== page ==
Wednesday, November 14, 2007

Tactical melee

A recently finished game on was a real tactical melee for much of the game. Here is a position with the final tactical mistake:

White to move

Black has just moved Ncd4. On the face of it, the knights look like they are charging into white's position and positionally, black seems to be doing well. In reality this move just blew black's position and he is simply lost at this point. The whole game, including the winning continutation from this point can be seen at

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Thursday, November 08, 2007

Annotated loss

I have my first annotated loss from correspondence play. In the game I played well positionally and had a significant positional advantage. I didn't see the right way to properly expand my positional advantage. I have it in the annotations, and I think it's very instructive for me.

The game ended after a major tactical oversight on my part in response to a clever play by my opponent. I've posted the game at

Sunday, November 04, 2007

My first correspondence games

I have started playing some correspondence chess on Before I was able to get some good opponents I had to raise my rating. Those games were fun, but not terribly instructive. I also now have some more serious games to annotate, some of which are in line with my assessment that I am trying to force the tactics too much.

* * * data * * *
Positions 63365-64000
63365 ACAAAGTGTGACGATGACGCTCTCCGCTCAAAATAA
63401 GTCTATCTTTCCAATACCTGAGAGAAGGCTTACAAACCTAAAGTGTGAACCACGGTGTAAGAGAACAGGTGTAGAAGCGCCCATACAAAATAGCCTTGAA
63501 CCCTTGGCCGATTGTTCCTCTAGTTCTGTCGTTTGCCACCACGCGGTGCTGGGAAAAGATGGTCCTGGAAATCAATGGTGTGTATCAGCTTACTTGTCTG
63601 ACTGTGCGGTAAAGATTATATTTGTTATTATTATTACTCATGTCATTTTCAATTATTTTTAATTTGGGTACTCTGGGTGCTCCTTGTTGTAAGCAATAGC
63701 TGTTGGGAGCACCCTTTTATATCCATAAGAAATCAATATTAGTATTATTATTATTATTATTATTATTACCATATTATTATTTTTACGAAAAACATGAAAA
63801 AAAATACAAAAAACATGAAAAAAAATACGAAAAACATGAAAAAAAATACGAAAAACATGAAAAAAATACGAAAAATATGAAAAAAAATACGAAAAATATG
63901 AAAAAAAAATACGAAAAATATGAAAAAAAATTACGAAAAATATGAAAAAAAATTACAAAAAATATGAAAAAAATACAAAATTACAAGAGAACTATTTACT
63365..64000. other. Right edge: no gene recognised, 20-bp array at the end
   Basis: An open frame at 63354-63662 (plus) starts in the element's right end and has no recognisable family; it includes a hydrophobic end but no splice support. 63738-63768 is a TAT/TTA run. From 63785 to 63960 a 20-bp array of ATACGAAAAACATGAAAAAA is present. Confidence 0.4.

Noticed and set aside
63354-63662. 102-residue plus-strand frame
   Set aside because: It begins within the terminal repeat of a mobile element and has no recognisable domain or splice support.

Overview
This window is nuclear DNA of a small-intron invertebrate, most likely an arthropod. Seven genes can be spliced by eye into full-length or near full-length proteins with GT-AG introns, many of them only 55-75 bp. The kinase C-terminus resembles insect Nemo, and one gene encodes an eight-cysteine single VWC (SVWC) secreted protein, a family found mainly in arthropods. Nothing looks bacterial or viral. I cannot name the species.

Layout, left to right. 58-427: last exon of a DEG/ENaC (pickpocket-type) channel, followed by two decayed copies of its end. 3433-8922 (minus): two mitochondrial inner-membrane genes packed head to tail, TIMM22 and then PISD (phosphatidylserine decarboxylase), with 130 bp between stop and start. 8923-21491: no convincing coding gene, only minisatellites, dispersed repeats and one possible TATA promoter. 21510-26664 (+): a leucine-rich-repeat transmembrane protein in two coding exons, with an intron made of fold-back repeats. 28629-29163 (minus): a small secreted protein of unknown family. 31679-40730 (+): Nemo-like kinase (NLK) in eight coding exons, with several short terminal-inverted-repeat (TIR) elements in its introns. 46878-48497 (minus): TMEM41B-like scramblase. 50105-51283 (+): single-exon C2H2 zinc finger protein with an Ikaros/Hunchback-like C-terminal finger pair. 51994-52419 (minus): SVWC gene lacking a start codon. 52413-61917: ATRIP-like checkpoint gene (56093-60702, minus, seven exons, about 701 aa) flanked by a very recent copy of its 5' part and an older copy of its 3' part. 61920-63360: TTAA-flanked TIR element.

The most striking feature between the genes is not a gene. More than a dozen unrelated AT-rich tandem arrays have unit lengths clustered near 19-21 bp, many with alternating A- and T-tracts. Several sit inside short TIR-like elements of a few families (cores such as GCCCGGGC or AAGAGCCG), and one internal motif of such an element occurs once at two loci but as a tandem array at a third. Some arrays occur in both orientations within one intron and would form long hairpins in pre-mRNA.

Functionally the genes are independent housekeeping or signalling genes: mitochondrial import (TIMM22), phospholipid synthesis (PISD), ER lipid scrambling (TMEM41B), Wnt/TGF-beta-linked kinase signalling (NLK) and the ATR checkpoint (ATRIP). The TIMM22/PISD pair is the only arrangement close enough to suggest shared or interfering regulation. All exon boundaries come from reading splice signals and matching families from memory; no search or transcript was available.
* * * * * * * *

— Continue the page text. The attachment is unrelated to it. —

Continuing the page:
Here is a sample position from a fun game:
Black to move

White has just played 10. Na4? Of course, the obvious fork Qh4+ comes to mind (if Ke2 Bxg1 before taking the knight still wins a piece). In a blitz game, I'd probably snap the piece off without a second thought, but in a correspondence game, why not take time to analyze 10. ... Qh4+ 11. Ke2 Qf2+! 12. Kd3 Black has passed on the opportunity to take the piece in favor of pushing the king to open space. So black needs to find the right continuation here before playing move 11. Checks are always tempting, but correct here is 12. ... Rc8 putting the king in a box where the threat is Ne5#. White does not have an adequate way to deal with the threat, for example 13. f4 Bxf4 14. Nf3 Qe3# (14. Qe2 Ne5+ 15. Qxe5 Qxc2+ 16. Kd4 Qc4#). My opponent tried 13. c4 Rxc4, which is also ineffective.

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